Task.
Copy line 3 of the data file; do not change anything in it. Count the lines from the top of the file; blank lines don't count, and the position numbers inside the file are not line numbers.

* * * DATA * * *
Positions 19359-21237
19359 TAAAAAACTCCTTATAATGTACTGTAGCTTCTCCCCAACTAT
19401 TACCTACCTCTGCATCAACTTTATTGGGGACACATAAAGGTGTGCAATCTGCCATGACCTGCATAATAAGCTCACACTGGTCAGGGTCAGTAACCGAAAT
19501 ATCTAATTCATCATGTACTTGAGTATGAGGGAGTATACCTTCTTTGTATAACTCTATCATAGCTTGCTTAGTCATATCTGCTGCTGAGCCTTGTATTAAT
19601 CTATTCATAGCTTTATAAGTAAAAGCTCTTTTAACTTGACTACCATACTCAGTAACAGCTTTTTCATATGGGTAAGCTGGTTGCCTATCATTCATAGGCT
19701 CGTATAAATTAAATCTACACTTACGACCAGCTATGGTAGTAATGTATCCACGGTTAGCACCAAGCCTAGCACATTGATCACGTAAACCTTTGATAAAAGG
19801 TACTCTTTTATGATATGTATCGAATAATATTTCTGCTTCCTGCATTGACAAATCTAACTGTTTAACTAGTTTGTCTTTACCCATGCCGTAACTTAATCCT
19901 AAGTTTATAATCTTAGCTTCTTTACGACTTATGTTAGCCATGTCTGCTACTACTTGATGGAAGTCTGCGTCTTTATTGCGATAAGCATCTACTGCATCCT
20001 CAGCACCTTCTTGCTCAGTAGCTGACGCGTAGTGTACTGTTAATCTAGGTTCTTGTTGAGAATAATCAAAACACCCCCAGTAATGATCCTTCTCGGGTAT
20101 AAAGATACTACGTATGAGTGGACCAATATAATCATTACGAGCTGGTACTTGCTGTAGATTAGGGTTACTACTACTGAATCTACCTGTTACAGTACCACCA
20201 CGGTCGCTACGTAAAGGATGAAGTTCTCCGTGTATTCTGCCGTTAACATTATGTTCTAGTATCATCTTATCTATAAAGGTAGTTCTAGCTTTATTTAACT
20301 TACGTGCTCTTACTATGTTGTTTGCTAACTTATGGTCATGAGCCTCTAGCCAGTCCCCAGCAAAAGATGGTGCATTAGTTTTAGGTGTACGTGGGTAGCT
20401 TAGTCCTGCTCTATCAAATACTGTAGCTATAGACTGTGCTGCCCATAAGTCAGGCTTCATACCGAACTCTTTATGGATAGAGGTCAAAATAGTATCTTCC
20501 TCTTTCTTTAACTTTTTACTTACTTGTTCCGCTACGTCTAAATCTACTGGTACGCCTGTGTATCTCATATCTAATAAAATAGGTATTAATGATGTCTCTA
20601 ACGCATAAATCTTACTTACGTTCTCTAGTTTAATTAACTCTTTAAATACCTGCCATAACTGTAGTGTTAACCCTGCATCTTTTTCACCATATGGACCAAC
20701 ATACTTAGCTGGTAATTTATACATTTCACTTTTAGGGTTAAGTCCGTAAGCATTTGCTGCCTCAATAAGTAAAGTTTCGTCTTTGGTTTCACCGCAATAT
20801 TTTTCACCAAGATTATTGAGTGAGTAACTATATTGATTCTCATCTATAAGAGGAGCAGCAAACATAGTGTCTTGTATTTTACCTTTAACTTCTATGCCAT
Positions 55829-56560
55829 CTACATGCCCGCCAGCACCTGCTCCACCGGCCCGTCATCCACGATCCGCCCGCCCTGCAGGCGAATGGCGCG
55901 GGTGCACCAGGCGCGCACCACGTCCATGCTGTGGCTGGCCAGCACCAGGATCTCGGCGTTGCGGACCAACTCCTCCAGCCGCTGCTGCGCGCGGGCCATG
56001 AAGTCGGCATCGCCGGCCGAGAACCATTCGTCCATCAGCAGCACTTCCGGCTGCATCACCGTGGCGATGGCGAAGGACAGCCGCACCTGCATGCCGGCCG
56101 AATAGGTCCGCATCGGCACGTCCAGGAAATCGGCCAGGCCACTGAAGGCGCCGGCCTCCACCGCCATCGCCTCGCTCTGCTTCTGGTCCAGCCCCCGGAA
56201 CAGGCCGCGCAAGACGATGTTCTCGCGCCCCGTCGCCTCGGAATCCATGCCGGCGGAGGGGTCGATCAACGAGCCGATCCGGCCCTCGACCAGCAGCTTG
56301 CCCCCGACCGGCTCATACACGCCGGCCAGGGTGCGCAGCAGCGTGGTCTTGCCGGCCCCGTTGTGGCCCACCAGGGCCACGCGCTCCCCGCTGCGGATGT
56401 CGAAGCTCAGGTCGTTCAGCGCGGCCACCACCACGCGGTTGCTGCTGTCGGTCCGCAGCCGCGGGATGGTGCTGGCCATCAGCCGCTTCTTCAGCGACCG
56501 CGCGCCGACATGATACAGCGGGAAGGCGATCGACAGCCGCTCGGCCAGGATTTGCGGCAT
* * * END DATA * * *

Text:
19401 TACCTACCTCTGCATCAACTTTATTGGGGACACATAAAGGTGTGCAATCTGCCATGACCTGCATAATAAGCTCACACTGGTCAGGGTCAGTAACCGAAAT